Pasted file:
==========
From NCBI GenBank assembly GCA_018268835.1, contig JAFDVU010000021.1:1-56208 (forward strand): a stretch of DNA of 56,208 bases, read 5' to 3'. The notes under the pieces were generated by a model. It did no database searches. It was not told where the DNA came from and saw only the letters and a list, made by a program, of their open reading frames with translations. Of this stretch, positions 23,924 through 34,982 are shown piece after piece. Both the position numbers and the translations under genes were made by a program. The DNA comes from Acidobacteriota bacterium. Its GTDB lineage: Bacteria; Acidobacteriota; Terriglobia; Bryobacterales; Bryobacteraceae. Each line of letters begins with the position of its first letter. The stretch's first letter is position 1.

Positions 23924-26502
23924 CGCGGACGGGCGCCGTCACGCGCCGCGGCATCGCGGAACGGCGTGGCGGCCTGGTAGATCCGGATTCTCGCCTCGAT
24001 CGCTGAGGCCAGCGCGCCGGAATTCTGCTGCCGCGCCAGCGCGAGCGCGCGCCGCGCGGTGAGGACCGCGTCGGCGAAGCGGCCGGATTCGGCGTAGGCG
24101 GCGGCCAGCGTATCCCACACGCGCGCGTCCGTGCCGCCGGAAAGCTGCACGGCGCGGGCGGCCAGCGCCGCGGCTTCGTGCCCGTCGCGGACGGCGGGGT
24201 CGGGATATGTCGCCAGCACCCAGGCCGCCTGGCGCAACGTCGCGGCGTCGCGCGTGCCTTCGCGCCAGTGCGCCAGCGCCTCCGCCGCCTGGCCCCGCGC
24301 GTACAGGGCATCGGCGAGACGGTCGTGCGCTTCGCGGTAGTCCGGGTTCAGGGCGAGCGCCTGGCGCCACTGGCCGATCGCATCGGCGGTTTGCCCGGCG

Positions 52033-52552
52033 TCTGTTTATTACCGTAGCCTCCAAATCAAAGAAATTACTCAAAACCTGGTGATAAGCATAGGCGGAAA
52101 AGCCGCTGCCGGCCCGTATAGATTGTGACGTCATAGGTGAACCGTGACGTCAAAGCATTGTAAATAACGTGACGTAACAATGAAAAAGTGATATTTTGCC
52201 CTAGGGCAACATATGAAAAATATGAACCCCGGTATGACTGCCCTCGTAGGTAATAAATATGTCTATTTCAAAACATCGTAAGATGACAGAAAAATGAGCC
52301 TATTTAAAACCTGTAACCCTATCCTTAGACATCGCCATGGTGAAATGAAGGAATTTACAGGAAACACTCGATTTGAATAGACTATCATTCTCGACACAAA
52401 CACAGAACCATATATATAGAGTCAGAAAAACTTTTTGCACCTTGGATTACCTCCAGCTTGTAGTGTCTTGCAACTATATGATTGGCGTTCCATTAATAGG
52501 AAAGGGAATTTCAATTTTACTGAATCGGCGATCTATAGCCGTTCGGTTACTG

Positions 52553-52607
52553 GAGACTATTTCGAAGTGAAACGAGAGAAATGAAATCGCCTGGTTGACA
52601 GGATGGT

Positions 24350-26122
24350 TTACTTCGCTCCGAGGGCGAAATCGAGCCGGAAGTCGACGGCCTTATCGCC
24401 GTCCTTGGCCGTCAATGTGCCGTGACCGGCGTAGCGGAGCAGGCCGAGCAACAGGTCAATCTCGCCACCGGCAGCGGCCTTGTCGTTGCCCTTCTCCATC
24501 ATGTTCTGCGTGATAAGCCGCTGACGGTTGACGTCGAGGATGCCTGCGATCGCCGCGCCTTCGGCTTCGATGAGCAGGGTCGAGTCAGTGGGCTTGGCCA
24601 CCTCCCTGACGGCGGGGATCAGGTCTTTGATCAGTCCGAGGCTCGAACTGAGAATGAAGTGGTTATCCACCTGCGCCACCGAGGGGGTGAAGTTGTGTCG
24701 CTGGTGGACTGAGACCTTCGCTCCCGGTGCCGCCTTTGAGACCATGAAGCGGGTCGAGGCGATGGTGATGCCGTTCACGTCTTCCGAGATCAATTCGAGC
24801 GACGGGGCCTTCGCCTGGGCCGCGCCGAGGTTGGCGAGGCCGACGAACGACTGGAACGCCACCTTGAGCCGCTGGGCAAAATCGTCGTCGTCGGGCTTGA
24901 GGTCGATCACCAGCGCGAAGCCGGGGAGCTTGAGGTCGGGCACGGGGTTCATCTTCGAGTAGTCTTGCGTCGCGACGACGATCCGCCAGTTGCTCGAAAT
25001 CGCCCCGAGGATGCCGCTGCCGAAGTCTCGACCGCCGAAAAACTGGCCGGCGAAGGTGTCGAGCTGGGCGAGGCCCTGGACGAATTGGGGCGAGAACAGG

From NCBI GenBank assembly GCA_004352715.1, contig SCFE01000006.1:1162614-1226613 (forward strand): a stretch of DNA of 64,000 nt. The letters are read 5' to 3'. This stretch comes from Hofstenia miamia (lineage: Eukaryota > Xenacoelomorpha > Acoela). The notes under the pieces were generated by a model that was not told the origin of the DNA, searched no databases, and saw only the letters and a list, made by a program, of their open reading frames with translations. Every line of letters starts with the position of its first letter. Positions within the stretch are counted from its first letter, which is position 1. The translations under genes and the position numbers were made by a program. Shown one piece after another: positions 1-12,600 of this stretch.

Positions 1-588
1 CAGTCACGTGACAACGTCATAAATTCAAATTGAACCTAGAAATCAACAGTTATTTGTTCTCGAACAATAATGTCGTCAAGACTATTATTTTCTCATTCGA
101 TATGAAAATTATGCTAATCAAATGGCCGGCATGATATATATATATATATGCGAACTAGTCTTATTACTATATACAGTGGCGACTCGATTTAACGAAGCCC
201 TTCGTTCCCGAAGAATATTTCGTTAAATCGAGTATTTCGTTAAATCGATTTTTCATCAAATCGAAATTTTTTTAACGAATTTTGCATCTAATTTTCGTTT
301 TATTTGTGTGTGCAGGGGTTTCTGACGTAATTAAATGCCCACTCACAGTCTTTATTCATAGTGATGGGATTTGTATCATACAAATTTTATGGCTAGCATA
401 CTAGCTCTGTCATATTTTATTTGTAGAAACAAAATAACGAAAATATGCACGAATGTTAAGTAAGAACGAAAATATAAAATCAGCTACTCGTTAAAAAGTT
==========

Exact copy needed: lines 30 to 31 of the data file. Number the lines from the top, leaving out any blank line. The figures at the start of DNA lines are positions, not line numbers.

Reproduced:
101 TATGAAAATTATGCTAATCAAATGGCCGGCATGATATATATATATATATGCGAACTAGTCTTATTACTATATACAGTGGCGACTCGATTTAACGAAGCCC
201 TTCGTTCCCGAAGAATATTTCGTTAAATCGAGTATTTCGTTAAATCGATTTTTCATCAAATCGAAATTTTTTTAACGAATTTTGCATCTAATTTTCGTTT